Bentworth and Lasham railway station

From Wikipedia, the free encyclopedia
Jump to: navigation, search
Bentworth & Lasham
Location
Place Bentworth and Lasham
Area East Hampshire
Coordinates 51°10′14″N 1°02′38″W / 51.1705°N 1.044°W / 51.1705; -1.044Coordinates: 51°10′14″N 1°02′38″W / 51.1705°N 1.044°W / 51.1705; -1.044
Grid reference SU669417
Operations
Original company Basingstoke and Alton Light Railway
Pre-grouping London and South Western Railway
Platforms 1
History
1 June 1901 Opened
1 January 1917 Closed
18 August 1924 Reopened
12 September 1932 Closed to passenger traffic
1 June 1936 Closed to goods traffic[1]
Disused railway stations in the United Kingdom
Closed railway stations in Britain
A B C D–F G H–J K–L M–O P–R S T–V W–Z
170433 at Edinburgh Waverley.JPG UK Railways portal

Bentworth and Lasham railway station in Hampshire, England was between the villages of Bentworth to the south and Lasham to the north. The station was on the Basingstoke and Alton Light Railway and was the first village stop going north from Alton.

History[edit]

The Basingstoke and Alton Light Railway opened on 1 June 1901,[2] and Bentworth and Lasham station opened the same day.[3] It was designed by John Wallis Titt,[4] and a wind engine supplied the station buildings and cottages with power.

The remains of the station in 2006
The area of the station in 2012. The light horizontal line under the foreman's house on the left is the remains of the platform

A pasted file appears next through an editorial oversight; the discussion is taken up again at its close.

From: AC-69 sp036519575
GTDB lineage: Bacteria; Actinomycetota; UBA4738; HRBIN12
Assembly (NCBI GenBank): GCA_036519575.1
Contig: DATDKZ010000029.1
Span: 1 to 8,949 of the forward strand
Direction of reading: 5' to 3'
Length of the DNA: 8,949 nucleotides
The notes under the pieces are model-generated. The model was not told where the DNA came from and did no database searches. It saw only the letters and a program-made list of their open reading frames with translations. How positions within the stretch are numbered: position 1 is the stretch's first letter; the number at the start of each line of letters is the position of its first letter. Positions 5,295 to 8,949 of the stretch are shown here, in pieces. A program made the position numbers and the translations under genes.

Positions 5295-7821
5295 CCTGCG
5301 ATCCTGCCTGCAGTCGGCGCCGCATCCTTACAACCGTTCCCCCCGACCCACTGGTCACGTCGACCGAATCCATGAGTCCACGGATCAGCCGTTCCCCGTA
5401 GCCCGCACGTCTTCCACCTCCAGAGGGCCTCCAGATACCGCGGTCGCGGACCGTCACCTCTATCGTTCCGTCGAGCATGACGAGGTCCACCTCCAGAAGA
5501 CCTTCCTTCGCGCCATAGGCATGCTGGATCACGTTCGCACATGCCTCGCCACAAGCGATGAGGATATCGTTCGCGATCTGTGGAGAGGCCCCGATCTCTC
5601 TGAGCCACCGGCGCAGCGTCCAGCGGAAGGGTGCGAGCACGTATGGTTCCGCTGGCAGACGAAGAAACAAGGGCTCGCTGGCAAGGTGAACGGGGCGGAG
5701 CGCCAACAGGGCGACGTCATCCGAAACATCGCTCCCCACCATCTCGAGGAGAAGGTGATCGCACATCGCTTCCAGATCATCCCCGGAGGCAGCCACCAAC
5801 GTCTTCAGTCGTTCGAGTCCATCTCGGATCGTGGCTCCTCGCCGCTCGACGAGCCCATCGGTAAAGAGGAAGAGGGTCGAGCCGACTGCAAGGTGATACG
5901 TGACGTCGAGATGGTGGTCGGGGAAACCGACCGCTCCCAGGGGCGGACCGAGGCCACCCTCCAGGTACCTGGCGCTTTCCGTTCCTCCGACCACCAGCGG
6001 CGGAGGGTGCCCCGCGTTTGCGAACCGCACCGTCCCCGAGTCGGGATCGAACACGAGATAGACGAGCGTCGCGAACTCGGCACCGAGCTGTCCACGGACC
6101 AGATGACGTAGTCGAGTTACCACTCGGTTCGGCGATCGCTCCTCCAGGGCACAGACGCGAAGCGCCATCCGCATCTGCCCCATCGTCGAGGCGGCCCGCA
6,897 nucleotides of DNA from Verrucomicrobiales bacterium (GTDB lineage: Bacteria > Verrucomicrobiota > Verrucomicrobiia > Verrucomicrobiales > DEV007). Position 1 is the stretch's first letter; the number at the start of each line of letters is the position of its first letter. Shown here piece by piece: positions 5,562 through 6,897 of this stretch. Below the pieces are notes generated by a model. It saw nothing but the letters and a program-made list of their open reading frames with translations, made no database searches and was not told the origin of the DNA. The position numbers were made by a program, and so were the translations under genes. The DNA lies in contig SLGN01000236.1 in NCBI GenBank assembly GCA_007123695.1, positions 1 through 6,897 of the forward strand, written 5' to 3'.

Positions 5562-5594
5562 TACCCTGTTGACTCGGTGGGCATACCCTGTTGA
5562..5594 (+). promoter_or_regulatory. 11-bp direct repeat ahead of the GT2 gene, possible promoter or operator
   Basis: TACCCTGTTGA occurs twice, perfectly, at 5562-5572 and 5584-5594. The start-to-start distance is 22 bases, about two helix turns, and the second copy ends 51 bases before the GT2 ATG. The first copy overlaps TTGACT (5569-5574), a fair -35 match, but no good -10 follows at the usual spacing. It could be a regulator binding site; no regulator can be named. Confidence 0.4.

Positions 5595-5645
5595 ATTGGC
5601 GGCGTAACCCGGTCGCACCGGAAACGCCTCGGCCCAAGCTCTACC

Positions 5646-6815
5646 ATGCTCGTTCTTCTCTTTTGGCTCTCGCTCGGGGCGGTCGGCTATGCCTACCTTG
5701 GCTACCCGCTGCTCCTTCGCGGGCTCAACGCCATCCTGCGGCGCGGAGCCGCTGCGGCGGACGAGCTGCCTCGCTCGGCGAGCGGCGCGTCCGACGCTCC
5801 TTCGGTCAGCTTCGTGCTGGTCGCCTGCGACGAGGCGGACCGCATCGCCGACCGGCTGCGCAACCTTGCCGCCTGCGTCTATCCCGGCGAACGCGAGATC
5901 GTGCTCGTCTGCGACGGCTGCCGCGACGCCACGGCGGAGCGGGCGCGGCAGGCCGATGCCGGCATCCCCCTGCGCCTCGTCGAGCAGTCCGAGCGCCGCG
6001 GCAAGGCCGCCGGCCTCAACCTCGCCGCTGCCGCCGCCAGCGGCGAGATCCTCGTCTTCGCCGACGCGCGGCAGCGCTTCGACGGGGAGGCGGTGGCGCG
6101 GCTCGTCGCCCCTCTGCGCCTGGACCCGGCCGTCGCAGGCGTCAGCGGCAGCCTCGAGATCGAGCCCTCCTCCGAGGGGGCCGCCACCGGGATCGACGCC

Towards the end of the First World War, the station and railway were closed on 1 January 1917[3] because it was on a minor line; the rails were taken up for re-use elsewhere.[2]

Following the war, permission was sought to abandon the line because it had been unprofitable, but this was refused by Parliament; instead, the Southern Railway agreed to rebuild the line for a ten-year trial.[2] The light railway and station re-opened on 18 August 1924.[3][2] It was featured in the 1929 film The Wrecker.

On 12 September 1932, the station was closed to passengers,[3] the line being used for goods until its final closure in June 1936. The corrugated-iron platform building and waiting room survived until its demolition in 2003, and as of January 2012 the remains of the platform edge can still be seen.

Preceding station Disused railways Following station
Treloar's Hospital Platform
Line and station closed
  London and South Western Railway
Basingstoke and Alton Light Railway
  Herriard
Line and station closed

References[edit]

  1. ^ "Basingstoke Railway History in Maps". Christopher Tolley. 2001. Archived from the original on 6 December 2008. Retrieved 20 February 2015. 
  2. ^ a b c d Dendy Marshall, C.F.; Kidner, R.W. (1963) [1937]. History of the Southern Railway (2nd ed.). Shepperton: Ian Allan. p. 137. ISBN 0-7110-0059-X. 
  3. ^ a b c d Butt, R.V.J. (1995). The Directory of Railway Stations. Yeovil: Patrick Stephens Ltd. p. 33. ISBN 1-85260-508-1. R508. 
  4. ^ Griffith, Edward (1982). The Basingstoke & Alton Light Railway 1901 - 1936. Newbury: Kingfisher Railway Publications. p. 16. 

External links[edit]